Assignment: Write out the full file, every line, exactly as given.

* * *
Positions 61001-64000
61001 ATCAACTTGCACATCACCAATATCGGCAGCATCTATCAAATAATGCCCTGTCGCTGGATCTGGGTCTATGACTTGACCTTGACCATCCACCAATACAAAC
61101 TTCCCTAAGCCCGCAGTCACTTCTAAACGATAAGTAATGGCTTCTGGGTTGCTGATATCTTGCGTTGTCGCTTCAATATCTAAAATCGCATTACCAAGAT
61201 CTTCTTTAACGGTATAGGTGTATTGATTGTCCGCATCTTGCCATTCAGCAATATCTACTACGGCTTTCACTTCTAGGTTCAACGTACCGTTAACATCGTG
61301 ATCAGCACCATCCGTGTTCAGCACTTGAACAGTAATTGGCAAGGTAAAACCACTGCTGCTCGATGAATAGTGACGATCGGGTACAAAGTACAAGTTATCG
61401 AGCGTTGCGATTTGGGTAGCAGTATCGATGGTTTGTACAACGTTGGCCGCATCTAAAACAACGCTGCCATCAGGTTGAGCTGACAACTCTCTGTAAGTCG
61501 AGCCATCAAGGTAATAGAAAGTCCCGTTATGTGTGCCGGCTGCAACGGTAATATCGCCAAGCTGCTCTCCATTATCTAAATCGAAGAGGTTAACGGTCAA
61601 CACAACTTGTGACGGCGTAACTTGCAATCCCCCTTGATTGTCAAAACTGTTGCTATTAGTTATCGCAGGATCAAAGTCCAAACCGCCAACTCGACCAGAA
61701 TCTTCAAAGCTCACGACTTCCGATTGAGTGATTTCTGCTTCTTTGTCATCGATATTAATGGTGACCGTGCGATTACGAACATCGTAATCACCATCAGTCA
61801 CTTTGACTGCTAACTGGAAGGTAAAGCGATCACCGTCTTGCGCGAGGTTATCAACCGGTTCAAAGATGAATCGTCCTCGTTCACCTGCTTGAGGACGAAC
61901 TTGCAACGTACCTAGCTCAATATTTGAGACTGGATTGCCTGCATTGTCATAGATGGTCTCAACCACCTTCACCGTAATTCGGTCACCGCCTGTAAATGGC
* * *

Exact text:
Positions 61001-64000
61001 ATCAACTTGCACATCACCAATATCGGCAGCATCTATCAAATAATGCCCTGTCGCTGGATCTGGGTCTATGACTTGACCTTGACCATCCACCAATACAAAC
61101 TTCCCTAAGCCCGCAGTCACTTCTAAACGATAAGTAATGGCTTCTGGGTTGCTGATATCTTGCGTTGTCGCTTCAATATCTAAAATCGCATTACCAAGAT
61201 CTTCTTTAACGGTATAGGTGTATTGATTGTCCGCATCTTGCCATTCAGCAATATCTACTACGGCTTTCACTTCTAGGTTCAACGTACCGTTAACATCGTG
61301 ATCAGCACCATCCGTGTTCAGCACTTGAACAGTAATTGGCAAGGTAAAACCACTGCTGCTCGATGAATAGTGACGATCGGGTACAAAGTACAAGTTATCG
61401 AGCGTTGCGATTTGGGTAGCAGTATCGATGGTTTGTACAACGTTGGCCGCATCTAAAACAACGCTGCCATCAGGTTGAGCTGACAACTCTCTGTAAGTCG
61501 AGCCATCAAGGTAATAGAAAGTCCCGTTATGTGTGCCGGCTGCAACGGTAATATCGCCAAGCTGCTCTCCATTATCTAAATCGAAGAGGTTAACGGTCAA
61601 CACAACTTGTGACGGCGTAACTTGCAATCCCCCTTGATTGTCAAAACTGTTGCTATTAGTTATCGCAGGATCAAAGTCCAAACCGCCAACTCGACCAGAA
61701 TCTTCAAAGCTCACGACTTCCGATTGAGTGATTTCTGCTTCTTTGTCATCGATATTAATGGTGACCGTGCGATTACGAACATCGTAATCACCATCAGTCA
61801 CTTTGACTGCTAACTGGAAGGTAAAGCGATCACCGTCTTGCGCGAGGTTATCAACCGGTTCAAAGATGAATCGTCCTCGTTCACCTGCTTGAGGACGAAC
61901 TTGCAACGTACCTAGCTCAATATTTGAGACTGGATTGCCTGCATTGTCATAGATGGTCTCAACCACCTTCACCGTAATTCGGTCACCGCCTGTAAATGGC